4. Take note that QEMU is still assumed to be running in the shell from the previous section; use the devtool deploy-target command to deploy the freshly-built mdadm module to the already-running image:

  $ devtool deploy-target mdadm root@192.168.7.2
  NOTE: Successfully deployed /home/username/poky_sdk/tmp/work/core2-64-poky-linux/mdadm/3.4-r0/image


5. In the shell running QEMU, verify your changes by running mdadm and providing the -V option to return the version:

  sh-4.3# mdadm -V
  mdadm - v 3.4a 21 June 2016
  sh-4.3#

NOTE: If you try to use the previous command to see the original version of mdadm, you will get a message indicating the command is not found; mdadm. is not in the image by default.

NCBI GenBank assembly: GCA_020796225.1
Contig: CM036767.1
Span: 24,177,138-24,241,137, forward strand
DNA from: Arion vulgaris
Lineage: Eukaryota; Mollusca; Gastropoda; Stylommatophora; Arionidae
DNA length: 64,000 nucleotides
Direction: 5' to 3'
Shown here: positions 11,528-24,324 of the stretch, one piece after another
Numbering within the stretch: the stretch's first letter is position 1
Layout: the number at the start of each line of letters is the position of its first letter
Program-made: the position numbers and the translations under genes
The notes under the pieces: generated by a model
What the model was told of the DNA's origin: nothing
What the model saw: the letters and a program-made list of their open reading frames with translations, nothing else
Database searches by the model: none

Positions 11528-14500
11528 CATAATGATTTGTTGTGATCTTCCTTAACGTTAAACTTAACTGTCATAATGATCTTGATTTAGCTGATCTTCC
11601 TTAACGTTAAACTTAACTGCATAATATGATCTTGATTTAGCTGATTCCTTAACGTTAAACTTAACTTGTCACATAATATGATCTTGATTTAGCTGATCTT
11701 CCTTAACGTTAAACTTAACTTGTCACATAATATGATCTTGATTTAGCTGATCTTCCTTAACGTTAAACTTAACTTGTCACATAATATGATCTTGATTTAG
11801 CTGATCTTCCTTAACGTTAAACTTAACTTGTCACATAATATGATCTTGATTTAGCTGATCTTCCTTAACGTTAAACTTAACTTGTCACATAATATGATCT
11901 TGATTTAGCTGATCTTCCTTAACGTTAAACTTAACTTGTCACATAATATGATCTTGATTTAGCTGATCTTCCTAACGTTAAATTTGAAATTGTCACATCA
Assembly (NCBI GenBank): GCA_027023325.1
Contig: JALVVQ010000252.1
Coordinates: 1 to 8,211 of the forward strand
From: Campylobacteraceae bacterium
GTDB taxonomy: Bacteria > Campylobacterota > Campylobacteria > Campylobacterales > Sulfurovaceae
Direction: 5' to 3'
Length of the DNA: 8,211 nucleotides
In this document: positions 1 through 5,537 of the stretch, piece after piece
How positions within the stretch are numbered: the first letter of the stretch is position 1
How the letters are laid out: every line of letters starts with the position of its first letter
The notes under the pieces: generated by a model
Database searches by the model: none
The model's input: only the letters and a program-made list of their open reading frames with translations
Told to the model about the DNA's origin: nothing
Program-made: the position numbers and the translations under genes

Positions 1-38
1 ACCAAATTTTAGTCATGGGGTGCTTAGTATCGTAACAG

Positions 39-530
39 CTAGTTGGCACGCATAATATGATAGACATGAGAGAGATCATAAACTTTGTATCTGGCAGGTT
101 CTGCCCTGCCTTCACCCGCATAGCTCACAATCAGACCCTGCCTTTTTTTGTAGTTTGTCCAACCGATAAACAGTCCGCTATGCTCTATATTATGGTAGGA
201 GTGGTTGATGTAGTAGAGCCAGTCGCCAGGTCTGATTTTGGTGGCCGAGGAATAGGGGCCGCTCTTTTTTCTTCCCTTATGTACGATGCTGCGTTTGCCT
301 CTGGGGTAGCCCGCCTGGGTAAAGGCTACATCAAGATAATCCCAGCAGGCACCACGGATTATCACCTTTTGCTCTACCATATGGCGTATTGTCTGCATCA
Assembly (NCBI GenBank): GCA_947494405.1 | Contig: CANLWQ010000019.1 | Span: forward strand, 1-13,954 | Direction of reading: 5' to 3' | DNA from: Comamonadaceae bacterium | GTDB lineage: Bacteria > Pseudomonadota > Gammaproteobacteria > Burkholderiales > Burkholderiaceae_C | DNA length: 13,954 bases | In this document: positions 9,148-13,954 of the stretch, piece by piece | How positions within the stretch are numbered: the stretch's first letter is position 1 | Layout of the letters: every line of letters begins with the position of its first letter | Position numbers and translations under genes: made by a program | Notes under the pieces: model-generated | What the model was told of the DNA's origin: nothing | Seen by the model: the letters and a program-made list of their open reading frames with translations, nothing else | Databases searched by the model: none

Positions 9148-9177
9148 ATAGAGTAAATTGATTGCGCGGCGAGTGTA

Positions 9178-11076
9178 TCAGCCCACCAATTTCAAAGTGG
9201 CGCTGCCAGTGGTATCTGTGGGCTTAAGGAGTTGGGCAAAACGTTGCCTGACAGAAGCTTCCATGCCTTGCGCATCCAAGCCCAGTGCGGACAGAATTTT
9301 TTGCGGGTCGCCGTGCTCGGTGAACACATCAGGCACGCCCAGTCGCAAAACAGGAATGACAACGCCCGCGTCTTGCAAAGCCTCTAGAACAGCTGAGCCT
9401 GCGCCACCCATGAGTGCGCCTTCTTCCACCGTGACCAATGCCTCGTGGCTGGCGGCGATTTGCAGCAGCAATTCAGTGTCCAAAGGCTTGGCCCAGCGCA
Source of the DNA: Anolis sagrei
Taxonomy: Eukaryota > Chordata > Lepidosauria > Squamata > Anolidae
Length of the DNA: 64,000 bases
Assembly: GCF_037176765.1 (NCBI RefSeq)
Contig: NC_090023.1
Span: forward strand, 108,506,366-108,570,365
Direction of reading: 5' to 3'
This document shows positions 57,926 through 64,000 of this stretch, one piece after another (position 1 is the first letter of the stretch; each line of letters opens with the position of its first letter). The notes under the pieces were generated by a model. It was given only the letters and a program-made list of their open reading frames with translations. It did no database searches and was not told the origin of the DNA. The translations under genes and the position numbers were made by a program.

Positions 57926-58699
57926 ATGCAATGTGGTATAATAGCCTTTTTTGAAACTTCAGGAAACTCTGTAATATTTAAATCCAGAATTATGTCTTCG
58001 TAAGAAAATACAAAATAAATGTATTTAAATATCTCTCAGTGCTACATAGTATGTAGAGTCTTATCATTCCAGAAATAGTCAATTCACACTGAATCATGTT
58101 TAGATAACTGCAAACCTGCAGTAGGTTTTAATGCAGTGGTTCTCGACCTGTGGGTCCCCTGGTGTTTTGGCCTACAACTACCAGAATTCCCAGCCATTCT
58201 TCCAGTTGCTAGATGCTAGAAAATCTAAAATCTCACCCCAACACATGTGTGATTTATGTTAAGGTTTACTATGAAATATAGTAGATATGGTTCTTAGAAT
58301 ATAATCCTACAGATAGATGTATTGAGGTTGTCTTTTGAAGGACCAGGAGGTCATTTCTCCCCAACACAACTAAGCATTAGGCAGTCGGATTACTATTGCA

6. At this point, you have modified the source code of an existing module all within your workspace. If you want to save your work, commit those changes. You can use the following commands to see the changes that need to be staged and committed:

  $ cd /$HOME/poky_sdk/workspace/sources/mdadm
  $ git status

And these two commands to stage and commit the changed file:

  $ git add ReadMe.c
  $ git commit -m "ReadMe.c-Updated-the-version-string"

7. Turn the commit you have made into a patch:

  $ devtool update-recipe mdadm
  Parsing recipes..done.
  NOTE: Updating file run-ptest
  NOTE: Adding new patch 0001-ReadMe.c-Updated-the-version-string.patch
  NOTE: Updating recipe mdadm_3.4.bb

which will be located here:

  $HOME/poky_sdk/layers/build/meta/recipes-extended/mdadm/mdadm/0001-ReadMe.c-Updated-the-version-string.patch